IS there really room for another farming body? After all, the list of groups is already as long as your arm.
Farm minister Jim Paice believes there is room for one more group. At this month’s Oxford Farming Conference, he revealed he had asked the Agricultural and Horticultural Development Board to investigate the possibility of creating a “new professional body for agriculture”.
It’s early days. Mr Paice admitted as much when I asked him to elaborate on the idea. In a nutshell, the body could promote innovation within the industry, while helping to encourage and spread best practice among farmers, he said. But it was a personal view.
To a certain extent, we’ve been here before. Professional bodies such as a Chartered Institute of Agriculture that could issue professional qualifications have in the past been mooted as a way of raising farming to a level alongside careers such as surveying, law or even medicine.
True, many groups already consider themselves professional agricultural bodies. They include the Institute of Agricultural Management, the Central Association of Agricultural Valuers and the Institution of Agricultural Engineers, among others.
This time, though, it’s different. Details are scant. But Mr Paice is looking at something different again. “I have for a long time believed that as farming moves nearer the market and out of the shelter of government, it needs its own professional body,” he said.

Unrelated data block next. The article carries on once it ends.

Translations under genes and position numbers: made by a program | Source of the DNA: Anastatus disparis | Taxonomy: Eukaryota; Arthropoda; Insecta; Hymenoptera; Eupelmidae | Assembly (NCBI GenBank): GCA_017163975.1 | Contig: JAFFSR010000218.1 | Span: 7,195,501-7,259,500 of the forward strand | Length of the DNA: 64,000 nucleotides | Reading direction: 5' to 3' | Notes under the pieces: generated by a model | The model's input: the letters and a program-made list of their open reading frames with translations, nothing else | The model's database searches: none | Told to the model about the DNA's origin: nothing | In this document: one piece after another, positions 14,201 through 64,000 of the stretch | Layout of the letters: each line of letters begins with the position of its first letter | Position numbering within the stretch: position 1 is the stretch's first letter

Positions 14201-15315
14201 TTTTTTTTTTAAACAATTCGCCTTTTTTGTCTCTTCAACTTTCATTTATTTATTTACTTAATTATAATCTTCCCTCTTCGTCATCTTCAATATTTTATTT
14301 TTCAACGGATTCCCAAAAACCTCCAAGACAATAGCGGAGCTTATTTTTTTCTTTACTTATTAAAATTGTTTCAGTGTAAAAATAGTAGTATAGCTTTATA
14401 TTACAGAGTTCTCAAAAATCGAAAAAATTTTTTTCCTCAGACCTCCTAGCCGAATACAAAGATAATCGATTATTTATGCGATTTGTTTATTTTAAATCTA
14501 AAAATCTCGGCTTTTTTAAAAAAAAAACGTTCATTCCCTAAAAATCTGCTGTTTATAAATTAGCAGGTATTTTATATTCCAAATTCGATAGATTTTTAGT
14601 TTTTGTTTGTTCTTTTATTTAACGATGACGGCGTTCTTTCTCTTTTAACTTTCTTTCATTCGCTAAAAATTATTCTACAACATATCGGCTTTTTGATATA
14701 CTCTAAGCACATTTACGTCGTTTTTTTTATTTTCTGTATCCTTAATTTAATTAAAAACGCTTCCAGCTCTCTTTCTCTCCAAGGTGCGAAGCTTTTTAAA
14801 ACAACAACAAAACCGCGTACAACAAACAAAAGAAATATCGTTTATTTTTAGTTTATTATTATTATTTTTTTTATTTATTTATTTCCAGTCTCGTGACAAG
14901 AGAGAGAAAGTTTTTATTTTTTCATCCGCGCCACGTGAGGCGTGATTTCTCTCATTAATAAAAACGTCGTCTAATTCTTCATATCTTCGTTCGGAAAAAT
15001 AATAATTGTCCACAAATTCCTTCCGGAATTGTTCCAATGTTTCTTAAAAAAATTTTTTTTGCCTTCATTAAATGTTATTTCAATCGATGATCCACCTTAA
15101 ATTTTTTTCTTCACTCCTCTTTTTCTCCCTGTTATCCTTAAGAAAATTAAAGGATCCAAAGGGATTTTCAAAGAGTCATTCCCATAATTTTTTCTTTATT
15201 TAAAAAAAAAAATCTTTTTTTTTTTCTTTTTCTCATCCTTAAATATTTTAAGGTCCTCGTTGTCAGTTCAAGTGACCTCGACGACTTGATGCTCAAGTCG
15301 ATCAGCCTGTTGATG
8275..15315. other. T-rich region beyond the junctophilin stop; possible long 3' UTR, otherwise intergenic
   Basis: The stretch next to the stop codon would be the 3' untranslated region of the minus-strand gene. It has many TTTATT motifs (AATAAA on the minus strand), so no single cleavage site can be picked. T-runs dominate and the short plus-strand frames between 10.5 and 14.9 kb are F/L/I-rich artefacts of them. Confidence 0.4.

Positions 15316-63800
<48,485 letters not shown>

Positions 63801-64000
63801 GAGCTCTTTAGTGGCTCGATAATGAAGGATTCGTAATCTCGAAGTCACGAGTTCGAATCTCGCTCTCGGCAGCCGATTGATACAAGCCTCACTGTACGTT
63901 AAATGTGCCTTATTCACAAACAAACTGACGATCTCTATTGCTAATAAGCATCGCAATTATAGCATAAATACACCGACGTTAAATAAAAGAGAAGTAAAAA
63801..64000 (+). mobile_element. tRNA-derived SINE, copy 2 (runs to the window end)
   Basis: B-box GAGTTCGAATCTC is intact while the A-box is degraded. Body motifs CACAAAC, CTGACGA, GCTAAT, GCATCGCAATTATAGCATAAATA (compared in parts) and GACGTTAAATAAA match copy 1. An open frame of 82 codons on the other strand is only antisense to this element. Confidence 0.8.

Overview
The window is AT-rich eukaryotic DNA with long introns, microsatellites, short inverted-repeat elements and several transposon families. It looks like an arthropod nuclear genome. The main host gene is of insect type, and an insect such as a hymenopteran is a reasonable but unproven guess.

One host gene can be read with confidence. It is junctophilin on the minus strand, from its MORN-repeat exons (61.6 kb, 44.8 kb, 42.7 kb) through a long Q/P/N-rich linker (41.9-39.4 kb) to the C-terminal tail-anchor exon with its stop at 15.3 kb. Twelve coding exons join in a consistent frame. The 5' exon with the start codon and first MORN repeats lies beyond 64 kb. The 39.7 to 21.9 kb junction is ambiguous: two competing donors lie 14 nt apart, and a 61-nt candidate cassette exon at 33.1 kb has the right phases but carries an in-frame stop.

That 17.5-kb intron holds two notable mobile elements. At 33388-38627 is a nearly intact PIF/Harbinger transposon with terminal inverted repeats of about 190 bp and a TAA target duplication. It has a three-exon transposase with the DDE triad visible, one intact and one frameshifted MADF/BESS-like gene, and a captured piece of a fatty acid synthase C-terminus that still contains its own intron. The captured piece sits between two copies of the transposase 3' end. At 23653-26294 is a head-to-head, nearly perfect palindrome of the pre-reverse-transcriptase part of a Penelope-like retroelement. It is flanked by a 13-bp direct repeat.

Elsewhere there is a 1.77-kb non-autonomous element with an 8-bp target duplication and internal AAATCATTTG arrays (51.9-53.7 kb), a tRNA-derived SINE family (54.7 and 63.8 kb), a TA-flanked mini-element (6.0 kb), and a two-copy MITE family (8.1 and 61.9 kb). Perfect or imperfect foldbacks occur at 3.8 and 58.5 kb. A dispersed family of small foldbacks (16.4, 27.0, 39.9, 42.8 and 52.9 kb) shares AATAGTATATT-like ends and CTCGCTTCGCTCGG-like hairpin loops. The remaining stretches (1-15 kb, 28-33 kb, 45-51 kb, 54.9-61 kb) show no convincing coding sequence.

In a world where technical advice is as important as business advice, Mr Paice believes the AHDB is the ideal candidate to have a wider role within the industry. And he has asked AHDB chairman John Godfrey to see how such a professional body can be established.
How much input Defra civil servants have had is uncertain. Ditto other DEFRA ministers. But Mr Paice’s “personal idea” certainly fits in well with the austerity drive that has seen cutbacks across government departments and agencies. There is less money within government and a requirement for agencies to do more with it. Mr Paice will be well aware of this – and well aware that AHDB already works in partnership with other public and private bodies involved in knowledge transfer to farmers.
That said, there is scope in any organisation to “do things better”. And there is indeed scope for greater co-ordination of knowledge transfer across the range of agricultural sectors that AHDB represents on behalf of its levy payers.
Dealing with commercial interests and third parties means this plan won’t be as straightforward as it might first appear. But by taking what has already been achieved since the AHDB was set up as an umbrella body to the old levy boards, it might just be possible.
More coherent messages to farmers and better co-ordination when it comes to spreading innovation and best practice could deliver better value for money. The trick will be to achieve it without turning AHDB into a delivery body for the government’s agricultural policies – and to do so while keeping existing professional farming bodies on side.
This blog post was published in Farmers Weekly on Friday 13 January 2012, with the headline “Does farming really need yet another group?“